Radish: the root to pepper your tongue
Petite spring radishes have edible greens and a subtle flavor. | Melissa Elsmo~for Sun-Times Media
Look to pair mild spring radishes with earthy, sour, and salty flavors to highlight their subtle flavor. Serve this simple seasonal salad as a first course or pair it with some grilled chicken for a healthy dinner. Try adding some pitted green olives or pistachios to this salad if desired.
2 medium chioggia or golden beets, trimmed
1 bunch small radishes, washed and dried
1 red grapefruit peeled and cut into sections
1 small bunch watercress
8 ounces fresh Chevre (Cypress Grove’s Purple Haze is a perfect choice in this salad)
salt and pepper
whole wheat baguette, sliced.
Preheat the oven to 300 degrees. Cut two equal pieces of aluminum foil and place one beet on each square. Drizzle with olive oil and season with salt and pepper. Tightly wrap the beets, place on a sheet pan and roast until tender and easily pierced with a skewer (about 90 minutes). Peel the beets and slice into thin rounds and arrange on a serving platter or divide among individual salad plates. Halve, quarter the radishes as desired (sometimes I leave petite radishes whole) and sprinkle over the beets. Garnish with grapefruit segments, watercress, and crumbled chevre. Sprinkle salad with salt, drizzle with olive oil and serve with sliced whole wheat baguette. Makes 4 servings
Updated: July 22, 2012 7:51PM
Radishes were among the first solid foods my daughter fell in love with.
Sure, it was an unexpected favorite, but the bright pink orbs fit perfectly in her toddler-sized hands. She’d gnaw on the peppery root like an apple until her cheeks flushed red and she’d ask for a glass of water to cool her tongue. I brought home a lovely bunch of spring radishes last week and even now, a decade later, she squealed with delight and popped one into her mouth.
The unsung hero of supper club relish trays, radishes have a rather lackluster reputation and seem more then a little dated. Sure, they are easy to toss into a retro garden salad or throw a few into an egg salad straight out of the 1950s, but cooks these days rarely celebrate the humble red radish.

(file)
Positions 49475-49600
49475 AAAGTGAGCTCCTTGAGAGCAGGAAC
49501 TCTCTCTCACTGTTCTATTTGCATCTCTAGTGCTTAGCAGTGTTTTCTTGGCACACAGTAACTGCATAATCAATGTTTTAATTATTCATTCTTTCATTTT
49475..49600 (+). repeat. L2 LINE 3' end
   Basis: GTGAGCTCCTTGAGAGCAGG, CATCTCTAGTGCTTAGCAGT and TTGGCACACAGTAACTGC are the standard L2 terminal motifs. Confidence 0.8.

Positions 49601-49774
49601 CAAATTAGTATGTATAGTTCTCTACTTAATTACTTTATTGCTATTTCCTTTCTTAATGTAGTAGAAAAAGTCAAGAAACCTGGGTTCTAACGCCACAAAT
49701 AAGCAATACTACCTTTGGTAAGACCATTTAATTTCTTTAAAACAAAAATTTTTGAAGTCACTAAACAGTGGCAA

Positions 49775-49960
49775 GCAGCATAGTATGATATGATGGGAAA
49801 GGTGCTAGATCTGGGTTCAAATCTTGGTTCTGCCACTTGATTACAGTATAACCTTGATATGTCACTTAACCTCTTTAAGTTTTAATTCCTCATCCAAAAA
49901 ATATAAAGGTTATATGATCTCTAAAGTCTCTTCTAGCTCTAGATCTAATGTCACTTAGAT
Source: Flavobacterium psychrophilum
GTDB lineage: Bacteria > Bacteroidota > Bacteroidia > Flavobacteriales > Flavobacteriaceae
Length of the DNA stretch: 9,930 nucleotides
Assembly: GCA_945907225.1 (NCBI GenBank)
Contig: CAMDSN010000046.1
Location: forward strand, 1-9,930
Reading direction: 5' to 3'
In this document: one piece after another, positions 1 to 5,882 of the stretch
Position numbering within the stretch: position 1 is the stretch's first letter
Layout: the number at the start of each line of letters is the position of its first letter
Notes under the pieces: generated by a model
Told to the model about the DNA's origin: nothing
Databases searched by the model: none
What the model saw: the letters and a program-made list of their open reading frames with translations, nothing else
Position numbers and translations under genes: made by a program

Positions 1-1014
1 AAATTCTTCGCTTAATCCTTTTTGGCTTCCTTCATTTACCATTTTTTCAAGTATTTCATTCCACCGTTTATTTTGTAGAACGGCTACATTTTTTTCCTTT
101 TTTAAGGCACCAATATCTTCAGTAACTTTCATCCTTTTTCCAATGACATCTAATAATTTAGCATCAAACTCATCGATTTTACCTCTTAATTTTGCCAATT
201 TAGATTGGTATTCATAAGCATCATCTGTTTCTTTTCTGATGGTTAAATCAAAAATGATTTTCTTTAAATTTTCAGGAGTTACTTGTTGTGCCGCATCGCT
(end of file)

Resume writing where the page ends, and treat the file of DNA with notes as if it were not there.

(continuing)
Inexpensive radishes have a long growing season, but subtle spring varieties are far superior to the mealy red roots harvested during the hot summer months. Ranging in color, size and shape, spring radishes deserve a second look and picking up a bunch now ensures you’ll enjoy their peppery pink personality at its seasonal peak.
Melissa Elsmo is an Oak Park mom, wife and chef/foodie. She speaks regularly about reclaiming the family dinner hour with nutritious meals. Check out her food blog at www.outofmelskitchen.blogspot.com.
To store & serve radishes:
Choose radishes with greens in tact. If the greens are wilted the radishes are sure to have an unpleasant texture. Look for bright healthy leaves when choosing a bunch.
Radish roots should not be soft or split. Look for bright blemish free flesh.
Remove leaves after purchase. Wash and dry the greens and store them in a Ziploc bag in the refrigerator. They are edible (raw or sautéed) and should be used within a couple of days.
Wash and dry the radishes and store them in a Ziploc bag in the refrigerator. Use them within one week.
Try pan roasting radishes in a little butter and lemon juice for a curious side dish or use raw radishes as a garnish for tacos, stir fries, or composed salads like my favorite salad that pairs peppery raw radish with beets, goat cheese and grapefruit.